revertor

Definition from Wiktionary, the free dictionary
Jump to: navigation, search

Latin[edit]

Alternative forms[edit]

Etymology[edit]

From re- +‎ vertō ‎(turn).

Pronunciation[edit]

Verb[edit]

revertor ‎(present infinitive revertī, perfect active reversus sum); third conjugation, deponent

  1. I return.
  2. I turn back, turn around.

Inflection[edit]

   Conjugation of revertor (third conjugation, deponent)
indicative singular plural
first second third first second third
active present revertor reverteris, revertere revertitur revertimur revertiminī revertuntur
imperfect revertēbar revertēbāris, revertēbāre revertēbātur revertēbāmur revertēbāminī revertēbantur
future revertar revertēris, revertēre revertētur revertēmur revertēminī revertentur
perfect reversus + present active indicative of sum
pluperfect reversus + imperfect active indicative of sum
future perfect reversus + future active indicative of sum
subjunctive singular plural
first second third first second third
active present revertar revertāris, revertāre revertātur revertāmur revertāminī revertantur
imperfect reverterer reverterēris, reverterēre reverterētur reverterēmur reverterēminī reverterentur
perfect reversus + present active subjunctive of sum
pluperfect reversus + imperfect active subjunctive of sum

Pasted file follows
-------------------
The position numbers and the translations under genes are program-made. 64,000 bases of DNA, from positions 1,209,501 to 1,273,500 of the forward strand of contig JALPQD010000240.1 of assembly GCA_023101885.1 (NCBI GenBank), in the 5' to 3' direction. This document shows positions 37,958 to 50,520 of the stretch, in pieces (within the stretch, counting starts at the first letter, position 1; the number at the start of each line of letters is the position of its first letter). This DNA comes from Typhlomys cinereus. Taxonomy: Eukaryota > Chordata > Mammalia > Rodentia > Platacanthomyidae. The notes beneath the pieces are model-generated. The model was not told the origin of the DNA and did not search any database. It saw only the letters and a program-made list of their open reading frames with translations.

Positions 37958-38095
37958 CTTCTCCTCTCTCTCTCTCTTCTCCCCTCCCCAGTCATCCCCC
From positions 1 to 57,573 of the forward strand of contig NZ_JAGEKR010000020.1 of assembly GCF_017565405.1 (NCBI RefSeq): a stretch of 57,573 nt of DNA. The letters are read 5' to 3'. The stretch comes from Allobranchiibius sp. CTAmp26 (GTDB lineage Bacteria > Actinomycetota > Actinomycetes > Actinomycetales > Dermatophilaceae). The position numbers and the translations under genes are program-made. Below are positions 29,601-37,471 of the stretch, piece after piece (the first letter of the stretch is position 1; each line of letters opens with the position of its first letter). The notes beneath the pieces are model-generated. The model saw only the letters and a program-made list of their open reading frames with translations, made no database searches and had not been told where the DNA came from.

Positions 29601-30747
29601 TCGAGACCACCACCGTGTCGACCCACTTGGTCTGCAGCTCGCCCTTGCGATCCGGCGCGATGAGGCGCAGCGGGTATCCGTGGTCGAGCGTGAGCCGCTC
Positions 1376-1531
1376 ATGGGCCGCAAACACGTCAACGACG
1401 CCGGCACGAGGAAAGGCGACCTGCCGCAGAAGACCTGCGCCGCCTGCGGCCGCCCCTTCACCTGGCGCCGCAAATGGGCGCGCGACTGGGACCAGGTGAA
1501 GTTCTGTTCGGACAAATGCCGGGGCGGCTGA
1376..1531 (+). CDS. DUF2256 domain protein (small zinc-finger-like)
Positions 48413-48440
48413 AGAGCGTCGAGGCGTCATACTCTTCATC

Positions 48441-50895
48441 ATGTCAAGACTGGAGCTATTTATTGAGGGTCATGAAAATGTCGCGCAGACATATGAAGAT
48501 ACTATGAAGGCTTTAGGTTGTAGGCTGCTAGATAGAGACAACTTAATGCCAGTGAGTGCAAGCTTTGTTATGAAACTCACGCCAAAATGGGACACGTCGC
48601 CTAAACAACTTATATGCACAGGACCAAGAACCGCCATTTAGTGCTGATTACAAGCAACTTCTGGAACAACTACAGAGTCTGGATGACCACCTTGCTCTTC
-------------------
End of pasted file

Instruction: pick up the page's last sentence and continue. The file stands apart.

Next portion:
imperative singular plural
first second third first second third
active present revertere revertiminī
future revertitor revertitor revertuntor
non-finite forms active passive
present perfect future present perfect future
infinitives revertī reversus esse reversūrus esse reversum īrī
participles revertēns reversus reversūrus revertendus
verbal nouns gerund supine
nominative genitive dative/ablative accusative accusative ablative
revertī revertendī revertendō revertendum reversum reversū

Descendants[edit]

References[edit]

  • revertor in Charlton T. Lewis (1891) An Elementary Latin Dictionary, New York: Harper & Brothers
  • revertor in Félix Gaffiot (1934), Dictionnaire Illustré Latin-Français, Paris: Hachette.
  • Meissner, Carl; Auden, Henry William (1894) Latin Phrase-Book[1], London: Macmillan and Co.
    • to come back to the point: ad propositum reverti, redire
    • but to return from the digression we have been making: sed ad id, unde digressi sumus, revertamur
    • but to return from the digression we have been making: verum ut ad id, unde digressa est oratio, revertamur
    • to recover one's reason, be reasonable again: ad sanitatem reverti, redire